Traffic Law Tuesday: New law changes when drivers have to stop for school buses

There's a new law in Georgia when it comes to school buses and when drivers must stop for them. Some are calling it confusing and not everyone is happy about the new law. 

Every year, we remind drivers about the stop arm law in Georgia. This year though, there's a small change in the law that may make it more confusing for drivers and some say less safe for students.

House Bill 978 was a bill to help set up automated speed traps in school zones, but in one paragraph it also amended the law for driver's passing school buses.

Before, only a grass or concrete median meant drivers heading in the opposite direction didn't have to stop. Now the language has changed to say if there's a turn lane present, when a bus is loading or unloading, that opposite traffic no longer has to stop.  

Local school districts and leaders with the Georgia Association of Pupil Transportation are worried this change will create confusion, more wrecks, legal challenges and potentially more dangerous bus stops. Authors of the bill have said, that wasn't their intention.

"They were starting to get the drill down. Everybody kind of knew when you're supposed to stop and not stop and now that water is muddied some," says Sam Ham, Executive Director of Transportation Services for the Fulton County School System and the Georgia Association of Pupil Transportation Vice President. "Our largest concern is when you don't have to stop, if that's ambiguous, that endangers the lives of students."

Buses in Georgia are not routed for stops where students have to cross multiple lanes of a highway, with a turn lane but that doesn't mean the students don't find ways to cross those highways after the bus is gone.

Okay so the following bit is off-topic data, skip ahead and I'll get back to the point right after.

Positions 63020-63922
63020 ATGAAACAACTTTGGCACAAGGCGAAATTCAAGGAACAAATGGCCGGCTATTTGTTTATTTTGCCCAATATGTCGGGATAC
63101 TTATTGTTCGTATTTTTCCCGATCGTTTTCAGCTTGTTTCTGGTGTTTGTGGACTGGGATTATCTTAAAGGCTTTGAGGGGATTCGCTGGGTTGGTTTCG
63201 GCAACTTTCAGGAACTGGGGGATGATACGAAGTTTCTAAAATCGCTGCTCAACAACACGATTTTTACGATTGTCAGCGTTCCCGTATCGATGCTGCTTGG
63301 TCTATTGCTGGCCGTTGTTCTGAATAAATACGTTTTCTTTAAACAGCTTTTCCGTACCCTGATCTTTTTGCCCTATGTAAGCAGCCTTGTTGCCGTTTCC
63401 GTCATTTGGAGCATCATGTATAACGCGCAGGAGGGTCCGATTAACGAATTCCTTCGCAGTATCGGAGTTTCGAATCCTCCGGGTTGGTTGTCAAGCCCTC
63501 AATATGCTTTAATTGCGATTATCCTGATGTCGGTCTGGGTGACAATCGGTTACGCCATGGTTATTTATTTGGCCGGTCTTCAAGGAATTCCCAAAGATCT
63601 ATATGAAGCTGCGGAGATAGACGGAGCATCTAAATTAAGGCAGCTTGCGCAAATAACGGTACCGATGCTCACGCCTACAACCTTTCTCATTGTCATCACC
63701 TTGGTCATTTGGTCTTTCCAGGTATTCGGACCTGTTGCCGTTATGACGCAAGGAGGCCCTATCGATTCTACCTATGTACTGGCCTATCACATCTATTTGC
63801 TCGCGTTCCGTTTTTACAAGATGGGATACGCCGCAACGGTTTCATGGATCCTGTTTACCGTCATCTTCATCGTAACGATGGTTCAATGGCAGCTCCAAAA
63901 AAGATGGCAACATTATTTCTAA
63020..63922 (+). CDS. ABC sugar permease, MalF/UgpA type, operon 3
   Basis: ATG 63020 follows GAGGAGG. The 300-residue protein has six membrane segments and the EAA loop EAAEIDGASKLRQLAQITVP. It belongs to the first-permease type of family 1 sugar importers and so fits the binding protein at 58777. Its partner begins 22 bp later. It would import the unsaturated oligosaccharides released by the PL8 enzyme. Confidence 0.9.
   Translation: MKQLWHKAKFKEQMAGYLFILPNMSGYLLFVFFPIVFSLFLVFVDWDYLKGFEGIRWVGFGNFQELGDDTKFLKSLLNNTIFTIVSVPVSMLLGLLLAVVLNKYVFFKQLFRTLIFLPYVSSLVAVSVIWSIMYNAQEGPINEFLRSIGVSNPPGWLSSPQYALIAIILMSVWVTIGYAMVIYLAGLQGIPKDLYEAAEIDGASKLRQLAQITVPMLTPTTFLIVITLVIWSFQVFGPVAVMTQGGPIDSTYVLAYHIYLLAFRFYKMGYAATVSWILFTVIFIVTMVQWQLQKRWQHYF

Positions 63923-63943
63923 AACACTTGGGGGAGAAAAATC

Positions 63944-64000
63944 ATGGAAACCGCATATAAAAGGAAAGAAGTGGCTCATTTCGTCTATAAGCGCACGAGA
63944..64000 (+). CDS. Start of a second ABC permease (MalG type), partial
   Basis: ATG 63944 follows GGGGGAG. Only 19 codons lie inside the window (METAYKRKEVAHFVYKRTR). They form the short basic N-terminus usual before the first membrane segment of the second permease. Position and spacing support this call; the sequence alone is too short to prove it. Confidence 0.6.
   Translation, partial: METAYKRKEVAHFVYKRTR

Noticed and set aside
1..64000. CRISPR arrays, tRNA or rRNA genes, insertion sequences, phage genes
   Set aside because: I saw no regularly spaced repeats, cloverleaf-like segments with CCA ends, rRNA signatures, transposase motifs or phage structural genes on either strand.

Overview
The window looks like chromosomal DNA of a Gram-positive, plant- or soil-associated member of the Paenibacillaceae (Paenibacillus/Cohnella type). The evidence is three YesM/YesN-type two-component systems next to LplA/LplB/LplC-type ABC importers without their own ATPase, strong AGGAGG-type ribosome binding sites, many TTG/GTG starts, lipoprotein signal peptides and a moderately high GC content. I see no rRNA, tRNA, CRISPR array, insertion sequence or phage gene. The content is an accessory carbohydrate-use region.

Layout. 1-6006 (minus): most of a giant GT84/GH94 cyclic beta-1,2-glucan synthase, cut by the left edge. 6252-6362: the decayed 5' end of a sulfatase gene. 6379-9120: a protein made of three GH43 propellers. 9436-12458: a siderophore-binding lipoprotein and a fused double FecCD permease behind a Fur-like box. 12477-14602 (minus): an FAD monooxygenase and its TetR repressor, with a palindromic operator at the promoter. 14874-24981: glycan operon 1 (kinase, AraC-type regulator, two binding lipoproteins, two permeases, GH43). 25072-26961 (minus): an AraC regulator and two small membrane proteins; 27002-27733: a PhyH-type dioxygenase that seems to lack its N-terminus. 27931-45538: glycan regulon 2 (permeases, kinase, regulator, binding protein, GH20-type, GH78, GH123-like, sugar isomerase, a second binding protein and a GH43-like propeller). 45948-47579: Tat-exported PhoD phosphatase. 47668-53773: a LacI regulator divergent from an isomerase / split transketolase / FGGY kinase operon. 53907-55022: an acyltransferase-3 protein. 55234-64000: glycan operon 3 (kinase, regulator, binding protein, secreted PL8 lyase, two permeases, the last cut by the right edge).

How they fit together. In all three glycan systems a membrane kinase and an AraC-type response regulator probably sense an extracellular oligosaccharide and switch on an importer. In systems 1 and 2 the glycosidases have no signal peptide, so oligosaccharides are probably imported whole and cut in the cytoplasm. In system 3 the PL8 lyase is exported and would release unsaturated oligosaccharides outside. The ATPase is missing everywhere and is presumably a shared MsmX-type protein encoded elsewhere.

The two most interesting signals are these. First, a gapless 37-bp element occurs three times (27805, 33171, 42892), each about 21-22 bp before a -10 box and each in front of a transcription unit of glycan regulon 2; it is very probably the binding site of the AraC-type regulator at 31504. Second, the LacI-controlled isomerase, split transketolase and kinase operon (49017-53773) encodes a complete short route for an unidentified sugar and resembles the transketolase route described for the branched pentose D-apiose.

Some transportation officials say, the law before was easier for many drivers to understand where a physical concrete or grass median meant you didn't have to stop.

Back in April, leaders with the Georgia Association of Pupil Transportation even sent a letter to Governor Nathan Deal, asking him not to sign this bill into law and saying it would create unsafe bus stops in our state. It was signed anyway, and went into effect on July 1st.

"There's some good things within that bill, so I assumed, he went ahead and signed the bill, so now we'll be urging our legislators to clean that language back up during the next session," adds Ham.

The fine for passing a stopped school bus was also changed in the new law. Instead of a threatening $1,000 fine for multiple offenses, the punishment is now capped at $250 instead.  

To recap: With the new law, if there's a concrete or grass median, or now a turn lane drivers traveling in the opposite direction do not have to stop for buses that are loading and unloading. It's never a bad idea to slow down though around that precious cargo.